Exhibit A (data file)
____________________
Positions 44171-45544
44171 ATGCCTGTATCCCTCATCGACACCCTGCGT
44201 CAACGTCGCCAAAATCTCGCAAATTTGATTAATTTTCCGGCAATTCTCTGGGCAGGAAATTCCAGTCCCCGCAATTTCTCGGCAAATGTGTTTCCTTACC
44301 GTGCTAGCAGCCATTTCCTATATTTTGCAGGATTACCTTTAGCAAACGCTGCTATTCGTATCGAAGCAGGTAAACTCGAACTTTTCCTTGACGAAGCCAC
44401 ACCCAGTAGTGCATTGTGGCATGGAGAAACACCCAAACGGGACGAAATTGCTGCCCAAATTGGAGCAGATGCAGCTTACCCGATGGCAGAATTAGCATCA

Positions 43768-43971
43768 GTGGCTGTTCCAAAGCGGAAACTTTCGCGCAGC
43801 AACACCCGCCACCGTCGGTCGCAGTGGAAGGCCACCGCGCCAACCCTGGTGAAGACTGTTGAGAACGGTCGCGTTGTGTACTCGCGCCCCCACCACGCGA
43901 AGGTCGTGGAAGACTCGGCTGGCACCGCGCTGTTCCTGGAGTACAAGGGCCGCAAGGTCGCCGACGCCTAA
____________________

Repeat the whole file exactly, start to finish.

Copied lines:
Positions 44171-45544
44171 ATGCCTGTATCCCTCATCGACACCCTGCGT
44201 CAACGTCGCCAAAATCTCGCAAATTTGATTAATTTTCCGGCAATTCTCTGGGCAGGAAATTCCAGTCCCCGCAATTTCTCGGCAAATGTGTTTCCTTACC
44301 GTGCTAGCAGCCATTTCCTATATTTTGCAGGATTACCTTTAGCAAACGCTGCTATTCGTATCGAAGCAGGTAAACTCGAACTTTTCCTTGACGAAGCCAC
44401 ACCCAGTAGTGCATTGTGGCATGGAGAAACACCCAAACGGGACGAAATTGCTGCCCAAATTGGAGCAGATGCAGCTTACCCGATGGCAGAATTAGCATCA

Positions 43768-43971
43768 GTGGCTGTTCCAAAGCGGAAACTTTCGCGCAGC
43801 AACACCCGCCACCGTCGGTCGCAGTGGAAGGCCACCGCGCCAACCCTGGTGAAGACTGTTGAGAACGGTCGCGTTGTGTACTCGCGCCCCCACCACGCGA
43901 AGGTCGTGGAAGACTCGGCTGGCACCGCGCTGTTCCTGGAGTACAAGGGCCGCAAGGTCGCCGACGCCTAA